Photo: Carol Rosegg
In the performing arts world it is almost canon law that the show must go on. For the cast and crew of Ford’s Theatre’s The Laramie Project that meant finding a performance space for their production after Tuesday’s Government Shutdown resulted in the National Parks Service forcing the closure the famed theatre.
I learned about the events of that faithful day in an interview with Paul R. Tetreault, the Theatre Director for Ford’s Theatre. The staff arrived to work at 8:30 unsure on how the Shutdown would affect their production. In past government closures the theatre has been allowed to produce theatrical productions. This production of The Laramie Project doesn’t use any federal employees or funds, however the theatre facility is funded by both the Ford’s Theatre Society, a nonprofit entity, and the National Parks Service.
“We thought we’d be beneath the radar… the Federal government has bigger issues than little ol’ Fords Theatre.” Tetreault explained.
At 10:30 that morning Tetreault was hand-delivered a letter from the Director of the National Parks Service informing them that the facility will be closed for the duration of the shutdown. Suddenly The Laramie Project was out on the street without a home.
The next move for Tetreault and company was clear: find a new space for Tuesday’s performance. Ford’s Theatre typically holds around 650 patrons, it would be hard to find a space in nine hours that would accommodate that many people. The theatre placed calls to nearby Shakespeare Theatre Company and Woolly Mammoth Theatre Company. Around noon Ford’s snagged a rehearsal hall at Woolly. The production staff decided to go forward with a performance for members of the press as well as DC metro teachers that were conducting educational outreach related to the show. The audience of 650 was cut down to 70.
“The show is an intimidate story told by a company of 8 actors- it’s not about flashy scenery or big production numbers. It’s not about that,” Tetreault remarked. This production of The Laramie Project also had special meaning as it coincides with the 15th anniversary of Matthew Shepard’s death this month.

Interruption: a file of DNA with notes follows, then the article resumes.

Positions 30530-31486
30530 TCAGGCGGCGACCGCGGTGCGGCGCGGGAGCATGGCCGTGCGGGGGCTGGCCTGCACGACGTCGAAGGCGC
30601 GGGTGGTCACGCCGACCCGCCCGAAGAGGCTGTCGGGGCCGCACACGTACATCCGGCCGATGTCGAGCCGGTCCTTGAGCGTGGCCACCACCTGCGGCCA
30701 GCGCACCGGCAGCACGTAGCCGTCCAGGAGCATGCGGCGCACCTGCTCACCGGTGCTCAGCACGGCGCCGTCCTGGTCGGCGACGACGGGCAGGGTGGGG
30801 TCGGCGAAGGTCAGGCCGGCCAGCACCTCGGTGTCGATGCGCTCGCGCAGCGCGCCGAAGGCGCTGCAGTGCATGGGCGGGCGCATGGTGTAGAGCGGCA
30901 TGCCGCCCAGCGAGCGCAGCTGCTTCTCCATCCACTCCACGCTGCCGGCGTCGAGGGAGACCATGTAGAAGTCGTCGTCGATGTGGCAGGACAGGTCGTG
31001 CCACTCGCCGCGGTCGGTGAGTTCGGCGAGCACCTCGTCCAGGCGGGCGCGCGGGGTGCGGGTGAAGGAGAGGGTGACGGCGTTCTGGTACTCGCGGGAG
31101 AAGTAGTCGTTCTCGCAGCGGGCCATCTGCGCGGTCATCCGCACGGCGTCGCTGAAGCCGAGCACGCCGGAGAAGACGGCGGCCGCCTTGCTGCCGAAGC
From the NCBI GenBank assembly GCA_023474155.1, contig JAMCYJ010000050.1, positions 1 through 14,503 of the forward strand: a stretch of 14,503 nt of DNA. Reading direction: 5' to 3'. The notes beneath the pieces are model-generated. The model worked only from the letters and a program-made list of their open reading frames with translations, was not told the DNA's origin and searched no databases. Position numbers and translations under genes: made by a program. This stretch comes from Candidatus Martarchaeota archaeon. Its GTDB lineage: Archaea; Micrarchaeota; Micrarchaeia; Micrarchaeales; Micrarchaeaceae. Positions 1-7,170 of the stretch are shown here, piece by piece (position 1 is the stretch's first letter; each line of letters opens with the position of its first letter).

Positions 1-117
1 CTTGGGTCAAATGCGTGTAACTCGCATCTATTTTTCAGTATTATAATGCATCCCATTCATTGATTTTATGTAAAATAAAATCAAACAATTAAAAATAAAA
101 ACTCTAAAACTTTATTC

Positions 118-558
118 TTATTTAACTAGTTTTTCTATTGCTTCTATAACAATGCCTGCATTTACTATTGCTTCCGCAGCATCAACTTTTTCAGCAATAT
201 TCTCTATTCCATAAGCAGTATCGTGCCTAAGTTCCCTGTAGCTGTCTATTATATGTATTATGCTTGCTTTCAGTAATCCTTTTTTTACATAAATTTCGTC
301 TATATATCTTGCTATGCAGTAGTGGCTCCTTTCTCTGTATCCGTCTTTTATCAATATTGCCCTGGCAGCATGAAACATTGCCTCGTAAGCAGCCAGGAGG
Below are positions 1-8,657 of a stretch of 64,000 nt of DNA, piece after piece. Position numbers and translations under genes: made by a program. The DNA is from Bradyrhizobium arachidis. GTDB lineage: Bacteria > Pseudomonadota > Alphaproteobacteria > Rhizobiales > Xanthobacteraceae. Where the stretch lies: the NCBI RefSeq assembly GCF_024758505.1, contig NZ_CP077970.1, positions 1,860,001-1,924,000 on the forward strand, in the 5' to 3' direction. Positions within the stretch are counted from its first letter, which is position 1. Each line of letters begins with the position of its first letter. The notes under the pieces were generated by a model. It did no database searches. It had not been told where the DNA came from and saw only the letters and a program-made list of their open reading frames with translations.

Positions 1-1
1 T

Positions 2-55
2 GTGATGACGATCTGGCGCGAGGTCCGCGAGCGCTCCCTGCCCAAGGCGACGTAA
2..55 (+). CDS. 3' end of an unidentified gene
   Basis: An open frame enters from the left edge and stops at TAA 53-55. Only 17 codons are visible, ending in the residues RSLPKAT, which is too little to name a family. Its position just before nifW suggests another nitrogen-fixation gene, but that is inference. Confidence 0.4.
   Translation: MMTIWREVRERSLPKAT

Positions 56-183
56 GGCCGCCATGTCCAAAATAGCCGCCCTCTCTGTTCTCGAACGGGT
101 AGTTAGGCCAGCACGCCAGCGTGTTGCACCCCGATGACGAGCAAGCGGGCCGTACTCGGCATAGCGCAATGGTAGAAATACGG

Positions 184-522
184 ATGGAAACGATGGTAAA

The production presented on Tuesday was a stripped down, bare-bones performance. No sets, basic lighting, no projections or other theatrics. Just the hardwood floor of the rehearsal hall, some chairs, a desk, and a black curtain where the 10-person ensemble ducked behind to change costumes.
While I cannot talk about the show as it was originally envisioned for the stage at Ford’s, what I will say is that director Matt Gardiner and his cast displayed a strong, moving performance after spending only two hours in their new space. It helped that The Laramie Project feeds off powerful performances and if anything the performances were augmented by the intimacy of the small rehearsal room.
Based on first-person research done by Moisés Kaufman and the Tectonic Theater Project, The Laramie Project unfolds like a live action documentary. The ensemble portrays various people involved in the brutal beating and murder of gay student Matthew Shepard in 1998. The individual asides and monologues come together to create a moving drama that explores all sides of the incident.
Gardiner’s cast is a venerable all-star line-up with fantastic performances from Mitchell Hebert, Kimberly Gilbert, and Craig Wallace among others. The acting was strong enough to shine through the technical limitations of the night.
With the shutdown entering its first weekend, Ford’s has found an additional venue over at the First Congregational United Church of Christ. The theatre held a free performance this past Thursday and will have an additional one Tuesday October 8th at 7:30 PM. Free tickets will be given out starting at 6:30 PM.
After that? The future is uncertain. In the event the Government Shutdown is lifted performances will most likely resume at Ford’s Theatre but til then?
When I asked Tetreault after Tuesday’s performance he told me, “Your guess is as good as mine.”
Ford’s Theatre’s production of The Laramie Project performs October 8th at First Congregational United Church of Christ, located at 945 G Street, NW Washington, DC 20001. Closest Metro stop: Metro Center (Blue/Orange/Red lines). Admission is free.